Queen Elizabeth II's 8 grandchildren mount vigil for late monarch
France24 18 Sep 2022, 16:01 GMT+10
Queen Elizabeth II's eight grandchildren mounted a vigil around her coffin on Saturday.
The two sons of King Charles III, attired in military uniforms, stood in silence.
Princes William and Harry were joined by their six cousins.
Queen Elizabeth II's eight grandchildren mounted a vigil around her coffin on Saturday, their heads bowed in silence as a line of mourners streamed past the late monarch's lying-in-state.
The two sons of King Charles III, attired in military uniforms, stood in silence at a 15-minute vigil in the vast Westminster Hall where the coffin has been lying since Wednesday, draped in the Royal Standard and with the bejeweled Imperial State Crown on top.
Princes William and Harry were joined by their six cousins, including Princess Beatrice and Eugenie who earlier paid tribute to Britain's longest-reigning monarch.
"You were our matriarch, our guide, our loving hand on our backs leading us through this world," said the sisters, daughters of Prince Andrew. "You taught us so much and we will cherish those lessons and memories forever. For now dear grannie, all we want to say is thank you."
Earlier Saturday, Charles and his heir, William, made a surprise visit to meet people standing in line to pay their respects to the late monarch.
To cheers of "hip, hip, hurrah" and shouts of "God save the King", Charles walked alongside part of the queue waiting to see the queen's lying-in-state, asking those lining up how long they had been there and whether they were warm enough.
Prince William also chatted to the crowds wanting to honour the queen who died aged 96 last Thursday.
'Worth every minute'
Tens of thousands of people have already filed past the coffin in a steady, solemn stream, queuing for hours through the dark and cold to pay their respects to Britain's longest-reigning monarch - a testimony to the affection in which she was held.
On Saturday morning, the culture department said it would pause entry to the queue if demand became too high, adding at 1am. (0000 GMT): "Please do not travel."
The death of the queen on September 8 at her summer estate in the Scottish highlands has sparked an outpouring of emotion across the country and 10 days of highly choreographed events.
Having laid at rest in the Scottish capital for 24 hours the coffin was flown south to London, where tens of thousands of people crowded on to a normally busy road in driving rain to observe the flag-draped casket being driven to Buckingham Palace.
On Friday night King Charles joined his three siblings - Princess Anne and Princes Andrew and Edward in a silent vigil at the coffin while their eight children, including William and Harry, will form their own ceremonial guard later on Saturday.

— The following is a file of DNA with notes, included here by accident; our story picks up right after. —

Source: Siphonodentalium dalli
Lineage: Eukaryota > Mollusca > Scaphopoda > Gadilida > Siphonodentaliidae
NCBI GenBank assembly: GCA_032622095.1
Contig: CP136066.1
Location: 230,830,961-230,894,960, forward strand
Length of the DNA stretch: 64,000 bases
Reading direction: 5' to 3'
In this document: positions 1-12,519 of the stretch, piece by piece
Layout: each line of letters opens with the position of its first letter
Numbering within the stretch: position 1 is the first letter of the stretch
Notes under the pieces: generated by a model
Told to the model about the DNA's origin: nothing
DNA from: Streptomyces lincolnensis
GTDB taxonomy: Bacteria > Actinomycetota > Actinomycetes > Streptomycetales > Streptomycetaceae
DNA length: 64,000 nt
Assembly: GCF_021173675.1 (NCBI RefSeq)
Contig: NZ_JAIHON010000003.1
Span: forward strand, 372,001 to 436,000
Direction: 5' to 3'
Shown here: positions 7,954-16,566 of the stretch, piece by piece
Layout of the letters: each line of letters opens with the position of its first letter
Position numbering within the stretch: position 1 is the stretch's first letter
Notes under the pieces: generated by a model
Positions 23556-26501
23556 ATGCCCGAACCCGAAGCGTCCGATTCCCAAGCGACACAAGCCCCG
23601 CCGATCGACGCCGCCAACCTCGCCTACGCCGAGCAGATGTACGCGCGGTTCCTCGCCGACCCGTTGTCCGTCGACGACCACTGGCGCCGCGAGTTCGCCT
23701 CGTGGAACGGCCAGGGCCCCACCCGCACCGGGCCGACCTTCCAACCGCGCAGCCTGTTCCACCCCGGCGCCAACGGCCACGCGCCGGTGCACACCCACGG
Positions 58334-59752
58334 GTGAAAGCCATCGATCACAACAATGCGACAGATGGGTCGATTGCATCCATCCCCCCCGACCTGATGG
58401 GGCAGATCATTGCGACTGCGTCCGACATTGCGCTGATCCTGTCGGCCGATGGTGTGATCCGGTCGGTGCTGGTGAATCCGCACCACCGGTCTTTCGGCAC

Like many, Sarah Boniface, a 60-year-old estate agent, was teary and emotional as she left the great Westminster Hall on Friday night after standing for 14 hours, having seen the new king hold the vigil as she passed by the coffin.
"It's been worth every minute. Every minute," she said, visibly holding back tears. "I'm so lucky to have paid my respects to the queen and seen our new king."
Indebted to the queen
For retiree Hasmukh Vara, 62, his decision to stand for 13 hours to observe the lying-in-state reflected his desire to say thank you to the late monarch - and Britain - after he moved to the country from Kenya in the 1970s.
Emerging from the vast, brightly lit hall into the cool darkness of Friday night by the River Thames, he described himself as feeling "very, very high".
"We came as refugees to this country," he told Reuters. "For my entire lifetime, I am indebted to her because she gave us a home. It's something we can never, ever forget. It's a big deal to me and my family."
The queen's children have described being overwhelmed by the reaction to their mother's death.
The state funeral on Monday, to be attended by nearly 100 presidents and heads of government including those from the United States, France, Australia, Japan, Jamaica and Canada, is likely to be one of the biggest ceremonial events ever held in Britain.
On Friday, New Zealand Prime Minister Jacinda Ardern filed past the coffin - one of the first leaders to arrive. The premier of the Canadian province of Alberta, Jason Kenney, described the gathering in central London as "this huge, diverse gathering of people from around the world".
Police said one man had been arrested following a disturbance near the coffin on Friday night, held for an offence under the Public Order Act.